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June/July 2008 Issue
Special Diets for Autistic Children
Autism and the miracle of a life free of gluten and casein
When my son Noah was two years old, he taught himself the alphabet. At four, he could read. He was very verbal and exceptionally bright. I thought perhaps he was gifted. But although Noah excelled intellectually, I noticed his social skills seemed lacking. In preschool, he never played with the other children.
In kindergarten, Noah’s behavior disintegrated. He had uncontrollable meltdowns where he’d scream, throw things and become violent toward his classmates. He had severe sensory issues, limited social skills and poor eye contact. He suffered digestive problems and would eat only peanut butter and jelly sandwiches, cookies, chips, pretzels, French fries, milk, yogurt and cheese.
Things didn’t improve in first grade. Noah continued to get into constant trouble for inappropriate behavior. Puzzled and distraught, I kept searching on line to discover why my son was different. I’d share articles with his teacher about the odd behavioral traits of gifted children. Some of it fit but most of it just didn’t make sense.
In the middle of the school year, a friend showed me a magazine article about a boy with Asperger syndrome, a high functioning form of autism. ”Read it,” she insisted. “This is Noah.” I read it … and cried. Suddenly, everything was falling into place.
Armed with the information from the magazine, I called a meeting at Noah’s school. When I brought up autism, everyone in attendance nodded their heads. It turns out they’d been discussing Noah’s behavior and were in agreement. It wasn’t long before testing at the California Regional Center officially nailed my son’s diagnosis: Noah was autistic.
Autism Spectrum Disorder
According to the Diagnostic and Statistical Manual of Mental Disorders (DSM-IV), Autism Spectrum Disorder, or ASD, is a developmental behavioral disorder characterized by impairment in socialization and communication and by restricted, stereotypical patterns in behaviors, interests and activities. Children with ASD suffer from sensory hypersensitivity and have intense reactions to sound, sight, touch, taste and smell. They have difficulties with social integration and adjusting to new things and changes in their routines. They engage repeatedly in the same behaviors or thoughts, fixating on objects. For example, like most youngsters his age, Noah was obsessed with Thomas the Tank Engine and Disney movies. Yet, unlike most kids, he would talk about these topics non-stop and every conversation would revert back to them.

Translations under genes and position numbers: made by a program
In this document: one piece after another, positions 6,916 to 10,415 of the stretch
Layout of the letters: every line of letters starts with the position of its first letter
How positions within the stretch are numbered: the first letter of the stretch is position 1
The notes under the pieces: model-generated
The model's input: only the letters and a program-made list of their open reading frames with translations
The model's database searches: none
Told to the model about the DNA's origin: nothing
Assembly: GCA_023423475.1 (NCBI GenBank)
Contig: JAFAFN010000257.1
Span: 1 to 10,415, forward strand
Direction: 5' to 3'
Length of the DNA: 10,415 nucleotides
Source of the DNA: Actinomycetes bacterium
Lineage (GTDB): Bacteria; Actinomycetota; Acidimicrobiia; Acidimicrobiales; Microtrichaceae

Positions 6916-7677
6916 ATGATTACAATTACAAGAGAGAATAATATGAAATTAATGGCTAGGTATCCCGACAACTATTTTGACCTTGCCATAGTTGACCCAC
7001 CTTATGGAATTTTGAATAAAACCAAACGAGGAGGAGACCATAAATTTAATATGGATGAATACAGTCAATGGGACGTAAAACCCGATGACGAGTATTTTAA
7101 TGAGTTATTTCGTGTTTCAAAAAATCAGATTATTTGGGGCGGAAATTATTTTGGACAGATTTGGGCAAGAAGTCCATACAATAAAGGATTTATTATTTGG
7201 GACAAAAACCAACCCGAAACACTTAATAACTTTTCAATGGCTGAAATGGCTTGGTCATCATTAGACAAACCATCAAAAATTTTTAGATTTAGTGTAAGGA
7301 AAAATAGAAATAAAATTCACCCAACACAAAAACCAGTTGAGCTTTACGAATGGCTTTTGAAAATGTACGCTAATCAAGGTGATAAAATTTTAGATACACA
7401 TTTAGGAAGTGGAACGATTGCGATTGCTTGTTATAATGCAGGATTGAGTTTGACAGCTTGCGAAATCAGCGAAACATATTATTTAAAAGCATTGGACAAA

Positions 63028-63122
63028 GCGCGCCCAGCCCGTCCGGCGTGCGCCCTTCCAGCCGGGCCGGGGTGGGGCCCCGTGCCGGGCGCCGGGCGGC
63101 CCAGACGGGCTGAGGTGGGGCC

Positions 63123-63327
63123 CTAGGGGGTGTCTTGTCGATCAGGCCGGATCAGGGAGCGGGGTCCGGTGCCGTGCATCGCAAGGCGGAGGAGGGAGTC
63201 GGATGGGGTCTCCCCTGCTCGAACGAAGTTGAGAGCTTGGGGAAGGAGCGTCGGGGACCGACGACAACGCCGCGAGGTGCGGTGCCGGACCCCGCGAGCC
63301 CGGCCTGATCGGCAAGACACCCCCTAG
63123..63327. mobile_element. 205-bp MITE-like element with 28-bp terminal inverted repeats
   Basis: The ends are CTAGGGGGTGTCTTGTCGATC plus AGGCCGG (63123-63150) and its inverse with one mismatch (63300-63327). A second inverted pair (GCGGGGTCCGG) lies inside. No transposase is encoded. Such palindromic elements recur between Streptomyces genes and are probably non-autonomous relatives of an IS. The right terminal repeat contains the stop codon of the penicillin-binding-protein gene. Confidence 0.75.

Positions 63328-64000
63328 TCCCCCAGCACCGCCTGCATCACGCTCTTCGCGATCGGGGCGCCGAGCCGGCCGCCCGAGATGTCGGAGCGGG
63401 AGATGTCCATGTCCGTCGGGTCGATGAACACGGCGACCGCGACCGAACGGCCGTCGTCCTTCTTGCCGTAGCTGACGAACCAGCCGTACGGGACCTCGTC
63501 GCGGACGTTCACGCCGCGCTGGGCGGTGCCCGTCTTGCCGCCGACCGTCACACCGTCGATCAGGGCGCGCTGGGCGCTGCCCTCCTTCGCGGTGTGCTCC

There are five levels of autistic disorders, according to the DSM-IV. On the higher functioning end of the spectrum is Asperger syndrome. On the lower end is classic autism, often called Kanner’s autism. Other types are Rett’s disorder, pervasive developmental disorder and childhood disintegrative disorder.
The rate of ASD has increased alarmingly in recent years. In 1995, one in 500 children was diagnosed with autism. In 2000, the rate was one in 250. Today, in 2008, it’s one in 150, according to the Centers for Disease Control and Prevention.
A Wild Boy
Before Noah began second grade, his father and I were called to the school for an IEP (Individualized Education Program) meeting. Because of Noah’s out-of-control behavior, school officials didn’t want him there. Yet they were willing to have professionals observe him and try to fit him into a regular class. The plan was to meet again in November and decide what to do.
From the start, Noah was disruptive in the classroom and on the playground. At the November IEP meeting, the director of elementary special education informed us that not only did Noah not belong in a fully-included class, he didn’t belong in the school’s SDC (Special Day Class) either. The only place for him, the director said, was a school for moderately to severely autistic children.
Shocked and heartbroken, Noah’s father and I agreed to visit this classroom. There we observed several non-verbal, heavily stimming (hands flapping) children. Knowing Noah’s exceptional verbal skills, we kindly told the director that this wasn’t the place for our son. He then suggested a SDC for emotionally disturbed children. This classroom was better but still not a fit for Noah.
You Are What You Eat
After Noah was diagnosed, I spent hours on my computer, searching for information about autism. I kept stumbling across a strange diet that some parents were using which excluded all gluten (the protein in wheat, rye and barley) and casein (dairy protein). It sounded ridiculous, insane—especially for Noah who was an extremely picky eater. Every single food he ate contained either gluten or casein. He would starve! What were these crazy people thinking?
But given the dire school situation, we had no choice but to try it. For four days, we removed dairy products from his diet. No more milk, yogurt, cheese. To our amazement and delight, we saw a huge change in his behavior. Suddenly, he was a much calmer child. If stopping dairy could do this in just four days, what would gluten removal do?